Further, according to the invention, the midsole is preferably provided with at least two holes 18 a, 18 b, one at the toe end 6 of the shoe 10 and one at the heel end 7, through which a continuous loop 19 of ESD thread passes loosely, the thread also running across opposite top and bottom surfaces 20 a, 20 b of the midsole 14, to provide a controlled resistance through the midsole. The ESD thread is not stitched through the midsole or otherwise provided to be tightly fitting through the holes because the thread will either tend to cut through the midsole or break as a result of the stresses created thereby.
The outsole 12 is preferably formed of a wear resistant material such as natural or synthetic rubber (hereinafter “rubber”) that has been treated to be contriollably electrically conducting by having mixed therein electrically conductive, carbonaceous particles as the material is commonly made available in the art. Preferably, a quantity 17 of ESD glue is also provided between the outsole 12 and the midsole 14 and is disposed so as to make contact with the loop 19 of the midsole, to further control the resistive path from the midsole to the outsole.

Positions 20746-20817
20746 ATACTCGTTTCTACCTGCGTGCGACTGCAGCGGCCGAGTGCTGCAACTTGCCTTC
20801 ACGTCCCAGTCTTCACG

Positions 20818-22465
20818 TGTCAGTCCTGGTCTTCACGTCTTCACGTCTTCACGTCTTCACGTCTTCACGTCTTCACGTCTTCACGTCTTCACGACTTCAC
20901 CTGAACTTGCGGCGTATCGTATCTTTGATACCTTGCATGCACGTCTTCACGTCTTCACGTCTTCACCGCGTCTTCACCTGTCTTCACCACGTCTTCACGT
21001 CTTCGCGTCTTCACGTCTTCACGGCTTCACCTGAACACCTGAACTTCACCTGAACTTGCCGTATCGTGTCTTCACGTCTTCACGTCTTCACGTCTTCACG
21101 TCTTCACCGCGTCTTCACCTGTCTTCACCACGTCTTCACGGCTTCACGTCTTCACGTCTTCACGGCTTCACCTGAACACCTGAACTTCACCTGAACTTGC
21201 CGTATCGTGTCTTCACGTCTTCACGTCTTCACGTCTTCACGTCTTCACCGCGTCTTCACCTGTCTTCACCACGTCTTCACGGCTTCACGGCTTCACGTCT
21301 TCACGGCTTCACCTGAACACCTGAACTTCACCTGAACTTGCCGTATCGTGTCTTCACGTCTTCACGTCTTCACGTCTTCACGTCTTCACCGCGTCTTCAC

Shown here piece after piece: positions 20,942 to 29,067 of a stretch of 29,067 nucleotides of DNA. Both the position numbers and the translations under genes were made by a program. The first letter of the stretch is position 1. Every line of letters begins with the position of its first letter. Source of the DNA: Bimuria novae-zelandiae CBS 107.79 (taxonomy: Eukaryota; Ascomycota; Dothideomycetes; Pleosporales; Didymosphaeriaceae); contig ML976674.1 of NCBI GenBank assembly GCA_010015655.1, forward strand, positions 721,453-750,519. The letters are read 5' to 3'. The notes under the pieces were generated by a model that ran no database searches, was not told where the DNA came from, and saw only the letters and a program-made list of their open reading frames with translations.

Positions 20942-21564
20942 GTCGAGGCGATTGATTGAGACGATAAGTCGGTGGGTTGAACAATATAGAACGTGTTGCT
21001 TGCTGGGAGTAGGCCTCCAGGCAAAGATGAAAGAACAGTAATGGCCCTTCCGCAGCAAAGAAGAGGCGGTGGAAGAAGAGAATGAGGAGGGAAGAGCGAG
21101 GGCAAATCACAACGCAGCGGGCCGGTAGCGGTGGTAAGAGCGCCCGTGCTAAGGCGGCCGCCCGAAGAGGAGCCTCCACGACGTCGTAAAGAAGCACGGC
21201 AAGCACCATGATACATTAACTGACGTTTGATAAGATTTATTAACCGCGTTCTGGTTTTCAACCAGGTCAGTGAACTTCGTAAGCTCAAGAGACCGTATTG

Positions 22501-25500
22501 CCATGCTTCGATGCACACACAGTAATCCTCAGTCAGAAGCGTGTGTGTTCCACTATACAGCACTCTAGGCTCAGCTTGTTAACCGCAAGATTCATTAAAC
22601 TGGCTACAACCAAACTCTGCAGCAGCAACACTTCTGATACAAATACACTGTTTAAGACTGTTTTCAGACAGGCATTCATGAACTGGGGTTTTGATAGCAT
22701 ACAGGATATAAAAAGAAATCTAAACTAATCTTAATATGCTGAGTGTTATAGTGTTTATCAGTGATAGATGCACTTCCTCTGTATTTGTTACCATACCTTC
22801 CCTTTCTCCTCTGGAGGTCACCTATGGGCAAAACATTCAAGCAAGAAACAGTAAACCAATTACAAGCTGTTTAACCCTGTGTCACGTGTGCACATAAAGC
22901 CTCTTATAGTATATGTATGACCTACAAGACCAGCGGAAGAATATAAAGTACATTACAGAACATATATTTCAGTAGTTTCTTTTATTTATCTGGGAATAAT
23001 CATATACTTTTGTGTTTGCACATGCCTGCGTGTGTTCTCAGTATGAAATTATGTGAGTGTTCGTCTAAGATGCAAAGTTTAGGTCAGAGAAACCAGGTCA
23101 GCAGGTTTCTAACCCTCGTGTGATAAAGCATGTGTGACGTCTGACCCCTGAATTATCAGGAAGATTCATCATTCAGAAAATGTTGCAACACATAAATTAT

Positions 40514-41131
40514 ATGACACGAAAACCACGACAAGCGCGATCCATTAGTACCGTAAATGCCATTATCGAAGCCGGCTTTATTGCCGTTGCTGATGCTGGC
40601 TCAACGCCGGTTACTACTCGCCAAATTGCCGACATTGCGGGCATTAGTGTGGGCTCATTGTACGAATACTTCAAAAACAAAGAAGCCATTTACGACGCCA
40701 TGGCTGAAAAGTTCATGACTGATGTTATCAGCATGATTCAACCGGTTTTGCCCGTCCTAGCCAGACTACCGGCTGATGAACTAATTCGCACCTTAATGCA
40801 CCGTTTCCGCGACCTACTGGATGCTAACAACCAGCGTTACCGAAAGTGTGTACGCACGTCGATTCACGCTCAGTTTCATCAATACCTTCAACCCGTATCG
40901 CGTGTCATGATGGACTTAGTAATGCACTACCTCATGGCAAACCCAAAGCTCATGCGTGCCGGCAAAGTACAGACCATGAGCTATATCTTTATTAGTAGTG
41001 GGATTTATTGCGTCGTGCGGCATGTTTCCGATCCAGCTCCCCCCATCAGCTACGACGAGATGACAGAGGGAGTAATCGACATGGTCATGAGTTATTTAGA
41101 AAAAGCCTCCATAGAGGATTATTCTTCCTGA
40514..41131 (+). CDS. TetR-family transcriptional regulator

Preferably, the shoe 10 also includes a sockliner 22 that is formed of, e.g., molded polyurethane for comfortably receiving the foot of a wearer of the shoe. The sockliner 22 is stitched with ESD thread 15 in the same or a similar zig-zag pattern as that described above for the insole; preferably, the zig-zag pattern of the ESD thread 15 of the sockliner is arranged so that its turns are in opposition to the turns of the zig-zag pattern of the ESD thread 13 of the midsole such as shown in the FIGURE. The ESD thread of the sockliner provides a controlled resistance of the sockliner. Further, a quantity 21 of ESD glue may also be provided between the sockliner and the insole which is disposed so as to make contact with the ESD thread of the sockliner and the ESD thread of the insole; however, the sockliner may be provided separately from the shoe 10 with electrostatically dissipative contact with the underlying insole being provided by the ESD thread alone.